Van Essen agreed not to:

(i) own, manage, operate, control, be employed or engaged by or otherwise participate or have any interest in any Person which is engaged, or otherwise engaged in, the Business in the States of Arizona or New Mexico, or (ii) otherwise solicit, divert, take away, interfere with or disrupt relationships with, or attempt to do any of the foregoing with respect to, any customer, supplier, employee, independent contractor, agent or representative of LDDS.

In connection with the Dial-Net merger, the agreement Van Essen signed said that for two years she would not:

(i) own, manage, operate, control, be employed or engaged by or otherwise participate or have any interest in any Person which is engaged in, or otherwise engage in, the Business in any state in the United States in which as of the date of this Agreement, LDDS or Dial-Net currently conducts operations, or (ii) otherwise knowingly solicit, divert, take away, interfere with or disrupt relationships with, or attempt to do any of the foregoing with respect to, any customer, supplier, employee, independent contractor, agent or representative of LDDS.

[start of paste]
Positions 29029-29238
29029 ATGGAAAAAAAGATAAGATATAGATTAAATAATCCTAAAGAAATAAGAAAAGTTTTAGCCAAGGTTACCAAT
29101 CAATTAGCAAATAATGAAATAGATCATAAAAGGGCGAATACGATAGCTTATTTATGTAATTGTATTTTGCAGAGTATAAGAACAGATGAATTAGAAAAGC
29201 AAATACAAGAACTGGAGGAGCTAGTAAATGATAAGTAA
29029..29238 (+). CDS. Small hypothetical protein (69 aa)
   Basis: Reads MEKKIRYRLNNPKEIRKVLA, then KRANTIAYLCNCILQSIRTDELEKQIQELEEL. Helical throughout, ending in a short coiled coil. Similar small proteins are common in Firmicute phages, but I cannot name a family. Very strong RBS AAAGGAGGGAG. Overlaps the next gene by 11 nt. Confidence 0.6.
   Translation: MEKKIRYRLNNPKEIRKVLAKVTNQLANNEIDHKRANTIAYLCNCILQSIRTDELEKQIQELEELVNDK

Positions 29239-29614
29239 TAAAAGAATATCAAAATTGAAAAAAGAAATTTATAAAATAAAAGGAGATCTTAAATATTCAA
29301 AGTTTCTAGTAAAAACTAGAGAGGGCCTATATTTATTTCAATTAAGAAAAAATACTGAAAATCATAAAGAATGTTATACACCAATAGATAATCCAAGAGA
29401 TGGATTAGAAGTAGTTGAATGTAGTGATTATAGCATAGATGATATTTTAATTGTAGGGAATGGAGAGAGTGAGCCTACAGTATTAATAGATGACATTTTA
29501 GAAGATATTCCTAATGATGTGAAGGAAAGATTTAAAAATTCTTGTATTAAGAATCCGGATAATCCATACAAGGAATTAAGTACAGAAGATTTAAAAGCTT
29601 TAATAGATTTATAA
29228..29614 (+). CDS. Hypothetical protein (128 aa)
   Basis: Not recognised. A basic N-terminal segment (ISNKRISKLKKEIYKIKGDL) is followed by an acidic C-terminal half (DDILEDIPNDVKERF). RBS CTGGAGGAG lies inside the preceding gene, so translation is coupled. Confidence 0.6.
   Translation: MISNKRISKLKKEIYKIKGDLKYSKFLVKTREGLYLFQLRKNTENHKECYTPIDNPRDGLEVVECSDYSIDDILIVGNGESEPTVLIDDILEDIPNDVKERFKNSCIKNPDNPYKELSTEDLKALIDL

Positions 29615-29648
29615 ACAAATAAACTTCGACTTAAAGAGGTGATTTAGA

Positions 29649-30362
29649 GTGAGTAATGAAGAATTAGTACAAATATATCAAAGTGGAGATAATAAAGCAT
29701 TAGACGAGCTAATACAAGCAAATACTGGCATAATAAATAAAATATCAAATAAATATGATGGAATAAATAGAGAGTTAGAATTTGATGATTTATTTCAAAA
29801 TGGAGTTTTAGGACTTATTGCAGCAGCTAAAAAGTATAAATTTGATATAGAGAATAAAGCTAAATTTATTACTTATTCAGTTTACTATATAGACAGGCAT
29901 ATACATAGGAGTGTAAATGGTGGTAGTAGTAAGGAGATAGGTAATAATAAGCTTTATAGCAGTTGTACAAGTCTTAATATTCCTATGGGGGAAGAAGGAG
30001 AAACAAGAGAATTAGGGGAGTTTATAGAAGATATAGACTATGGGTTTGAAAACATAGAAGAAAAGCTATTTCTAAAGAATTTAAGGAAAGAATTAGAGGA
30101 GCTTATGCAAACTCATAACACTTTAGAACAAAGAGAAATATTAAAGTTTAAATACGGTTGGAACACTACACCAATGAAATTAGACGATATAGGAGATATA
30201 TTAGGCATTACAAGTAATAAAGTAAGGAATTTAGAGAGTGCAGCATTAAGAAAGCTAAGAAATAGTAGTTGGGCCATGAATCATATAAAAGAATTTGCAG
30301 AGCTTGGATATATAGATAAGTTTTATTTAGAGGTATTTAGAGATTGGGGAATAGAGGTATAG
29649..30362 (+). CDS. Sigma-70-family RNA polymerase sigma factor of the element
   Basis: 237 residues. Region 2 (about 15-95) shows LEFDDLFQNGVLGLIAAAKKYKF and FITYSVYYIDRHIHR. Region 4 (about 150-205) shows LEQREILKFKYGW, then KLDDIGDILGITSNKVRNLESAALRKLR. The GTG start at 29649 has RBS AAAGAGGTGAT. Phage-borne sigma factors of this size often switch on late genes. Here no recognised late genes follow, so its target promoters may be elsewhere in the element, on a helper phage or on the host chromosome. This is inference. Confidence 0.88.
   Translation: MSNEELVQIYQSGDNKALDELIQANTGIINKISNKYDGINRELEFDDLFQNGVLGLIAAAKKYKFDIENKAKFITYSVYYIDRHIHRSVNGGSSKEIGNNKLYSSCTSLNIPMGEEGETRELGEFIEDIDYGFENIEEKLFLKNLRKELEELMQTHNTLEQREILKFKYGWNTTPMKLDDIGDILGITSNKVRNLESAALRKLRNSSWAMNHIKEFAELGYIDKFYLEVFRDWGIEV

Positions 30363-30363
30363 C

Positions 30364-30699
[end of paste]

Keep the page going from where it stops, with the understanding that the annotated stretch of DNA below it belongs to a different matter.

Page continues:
* Our first question is whether the first two covenants bar ACI and Van Essen from soliciting Dial-Net employees and business. ACI argues that the geographical limitation in the first clause of each covenant applies to the second clause. As it reads the covenants, the first clause operates to keep ACI and Van Essen from directly competing in certain places, while the second clause operates to keep them from indirectly competing in those same places.1  LDDS counters that the first clause contains a geographical limitation while the second clause does not. It also argues that imposing a geographic limitation on the second clause would make it redundant of the first because it is not possible to steal clients inside a state without doing business within that state.

ACI's interpretation is more plausible. It argues, quoting Professor Corbin, that a noncompetition covenant signed at the same time a business is sold is designed to give the buyer "the enjoyment of that for which he pays" by keeping the seller from immediately reacquiring its old customers. 6A Arthur L. Corbin, Corbin on Contracts Sec. 1385, at 48 (1962); see also Sivley v. Cramer, 105 Miss. 13, 61 So. 653 (1913). It makes sense that ACI would agree to stay away while LDDS got its new business underway. We are pointed to no sensible business reason why ACI would contract away its right to compete with LDDS across the country just for the sake of selling some assets in one state. LDDS argues that the noncompetition covenant "remove [s] any possible temptation that the seller may have to take advantage of the relationship with its former employees to obtain information on the purchaser's business elsewhere," but this argument only justifies a ban on soliciting former employees rather than one on any solicitation across the country.